30. S. Schneider, J-M. Kueffer, D. Roessli, and L. Excoffier . 2001. ARLEQUIN Ver 2.001: a Software for Population Genetic Data Analysis. Genetics and Biometry Laboratory, Department of Anthropology and Ecology, University of Geneva. Geneva. Google Scholar

  31. D. L. Swofford 2001. PAUP*. Phylogenetic Analysis Using Parsimony (*and Other Methods), Version 4.0b8. Sinauer Associates. Sunderland, Massachusetts. Google Scholar

  32. E. B. Taylor and J. D. McPhail . 1999. Evolutionary history of an adaptive radiation in species pairs of threespine sticklebacks (Gasterosteus): insights from mitochondrial DNA. Biol J Linn Soc 66:271–291. Google Scholar

  33. R. J. Wootton 1976. The Biology of Stickleback. Academic Press. London. Google Scholar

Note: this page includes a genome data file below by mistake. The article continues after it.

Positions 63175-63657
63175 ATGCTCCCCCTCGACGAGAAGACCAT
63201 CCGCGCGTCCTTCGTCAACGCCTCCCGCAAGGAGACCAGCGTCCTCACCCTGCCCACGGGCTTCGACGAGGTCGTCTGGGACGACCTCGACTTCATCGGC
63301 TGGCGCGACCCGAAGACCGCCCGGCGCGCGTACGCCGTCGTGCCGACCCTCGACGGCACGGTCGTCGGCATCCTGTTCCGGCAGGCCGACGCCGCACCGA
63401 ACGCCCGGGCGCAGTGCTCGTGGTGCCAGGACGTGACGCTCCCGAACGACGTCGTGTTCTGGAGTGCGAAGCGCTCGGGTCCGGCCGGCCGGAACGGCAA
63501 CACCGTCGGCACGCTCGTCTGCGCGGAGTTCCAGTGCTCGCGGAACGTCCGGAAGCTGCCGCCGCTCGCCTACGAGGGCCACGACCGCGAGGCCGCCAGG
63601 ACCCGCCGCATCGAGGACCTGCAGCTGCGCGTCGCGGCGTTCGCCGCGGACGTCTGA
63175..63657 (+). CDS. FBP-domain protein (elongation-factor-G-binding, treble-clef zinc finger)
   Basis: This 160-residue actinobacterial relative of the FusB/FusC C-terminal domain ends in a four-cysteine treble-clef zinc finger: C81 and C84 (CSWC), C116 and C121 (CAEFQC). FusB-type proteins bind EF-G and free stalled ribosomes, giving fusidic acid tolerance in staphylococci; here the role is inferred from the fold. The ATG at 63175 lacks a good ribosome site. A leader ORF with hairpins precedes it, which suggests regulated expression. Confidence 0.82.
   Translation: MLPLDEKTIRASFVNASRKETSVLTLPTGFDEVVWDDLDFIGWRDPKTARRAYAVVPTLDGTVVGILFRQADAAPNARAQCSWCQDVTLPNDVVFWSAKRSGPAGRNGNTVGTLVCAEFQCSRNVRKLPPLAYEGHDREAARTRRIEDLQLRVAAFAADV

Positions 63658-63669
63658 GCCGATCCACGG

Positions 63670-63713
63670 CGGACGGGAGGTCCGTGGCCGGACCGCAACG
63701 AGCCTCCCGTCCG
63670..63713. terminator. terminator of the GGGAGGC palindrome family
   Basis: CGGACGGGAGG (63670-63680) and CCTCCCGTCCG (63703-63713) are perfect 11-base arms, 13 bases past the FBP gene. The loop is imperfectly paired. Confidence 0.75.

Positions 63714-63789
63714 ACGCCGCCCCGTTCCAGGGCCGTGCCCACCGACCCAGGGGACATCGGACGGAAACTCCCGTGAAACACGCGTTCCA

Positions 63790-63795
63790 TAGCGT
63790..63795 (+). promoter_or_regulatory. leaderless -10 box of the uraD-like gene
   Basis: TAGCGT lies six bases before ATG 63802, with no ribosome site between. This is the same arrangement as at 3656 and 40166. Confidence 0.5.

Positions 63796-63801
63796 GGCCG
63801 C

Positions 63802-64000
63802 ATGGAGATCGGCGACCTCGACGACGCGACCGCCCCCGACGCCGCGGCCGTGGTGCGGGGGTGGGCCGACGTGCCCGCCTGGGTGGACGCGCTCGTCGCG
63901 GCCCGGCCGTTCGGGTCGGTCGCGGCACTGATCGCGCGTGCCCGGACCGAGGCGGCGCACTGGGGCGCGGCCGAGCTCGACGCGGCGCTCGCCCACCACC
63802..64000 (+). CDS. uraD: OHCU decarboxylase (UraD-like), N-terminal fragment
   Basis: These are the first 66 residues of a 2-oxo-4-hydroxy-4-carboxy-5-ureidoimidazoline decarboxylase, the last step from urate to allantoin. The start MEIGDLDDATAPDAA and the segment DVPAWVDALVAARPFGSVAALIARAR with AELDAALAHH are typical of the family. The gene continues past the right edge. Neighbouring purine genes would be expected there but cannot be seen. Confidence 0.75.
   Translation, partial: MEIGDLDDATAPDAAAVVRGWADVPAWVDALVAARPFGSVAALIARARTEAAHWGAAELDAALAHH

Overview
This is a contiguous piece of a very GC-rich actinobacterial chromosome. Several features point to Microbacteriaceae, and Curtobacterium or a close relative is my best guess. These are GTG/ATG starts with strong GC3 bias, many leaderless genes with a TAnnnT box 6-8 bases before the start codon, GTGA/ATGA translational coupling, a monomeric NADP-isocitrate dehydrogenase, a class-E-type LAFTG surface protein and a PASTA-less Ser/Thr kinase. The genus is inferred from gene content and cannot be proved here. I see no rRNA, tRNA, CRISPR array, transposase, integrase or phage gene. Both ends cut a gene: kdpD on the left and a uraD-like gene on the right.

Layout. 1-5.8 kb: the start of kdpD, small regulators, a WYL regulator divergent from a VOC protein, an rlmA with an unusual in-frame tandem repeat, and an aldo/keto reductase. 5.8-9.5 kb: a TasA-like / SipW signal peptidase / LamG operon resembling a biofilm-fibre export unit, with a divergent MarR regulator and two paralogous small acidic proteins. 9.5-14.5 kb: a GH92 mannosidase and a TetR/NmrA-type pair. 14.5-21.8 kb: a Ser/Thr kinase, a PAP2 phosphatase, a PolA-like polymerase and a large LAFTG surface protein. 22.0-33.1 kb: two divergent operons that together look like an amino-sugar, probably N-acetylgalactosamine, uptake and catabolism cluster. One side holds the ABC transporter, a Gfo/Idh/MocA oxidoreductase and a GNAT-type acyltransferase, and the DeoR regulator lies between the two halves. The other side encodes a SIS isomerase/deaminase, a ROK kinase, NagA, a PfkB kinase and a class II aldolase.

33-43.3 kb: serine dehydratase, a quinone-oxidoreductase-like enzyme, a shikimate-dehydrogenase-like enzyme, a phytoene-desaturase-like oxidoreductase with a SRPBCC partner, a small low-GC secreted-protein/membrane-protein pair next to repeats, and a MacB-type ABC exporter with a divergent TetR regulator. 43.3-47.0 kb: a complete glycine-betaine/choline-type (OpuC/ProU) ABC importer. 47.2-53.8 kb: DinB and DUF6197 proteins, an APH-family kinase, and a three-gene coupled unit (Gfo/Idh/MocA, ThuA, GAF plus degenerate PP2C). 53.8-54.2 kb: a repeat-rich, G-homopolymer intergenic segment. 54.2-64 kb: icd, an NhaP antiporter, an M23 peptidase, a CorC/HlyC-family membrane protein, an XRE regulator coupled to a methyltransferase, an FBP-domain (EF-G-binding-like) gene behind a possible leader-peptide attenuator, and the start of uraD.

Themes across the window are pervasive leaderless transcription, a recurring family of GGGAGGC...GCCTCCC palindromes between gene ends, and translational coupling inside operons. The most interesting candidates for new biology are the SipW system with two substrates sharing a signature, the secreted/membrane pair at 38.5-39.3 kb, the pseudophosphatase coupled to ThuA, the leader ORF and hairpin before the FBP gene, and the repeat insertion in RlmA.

34. M. Yamada, M. Higuchi, and A. Goto . 2001. Extensive introgression of mitochondrial DNA found between two genetically divergent forms of the threespine stickleback, Gasterosteus aculeatus, around Japan. Env Biol Fish 61:269–284. Google Scholar

Katsutoshi Watanabe, Seiichi Mori, and Mutsumi Nishida "Genetic Relationships and Origin of Two Geographic Groups of the Freshwater Threespine Stickleback, ‘Hariyo’," Zoological Science 20(2), 265-274, (1 February 2003). https://doi.org/10.2108/zsj.20.265
Received: 8 July 2002; Accepted: 1 November 2002; Published: 1 February 2003
JOURNAL ARTICLE
10 PAGES


SHARE
ARTICLE IMPACT
Back to Top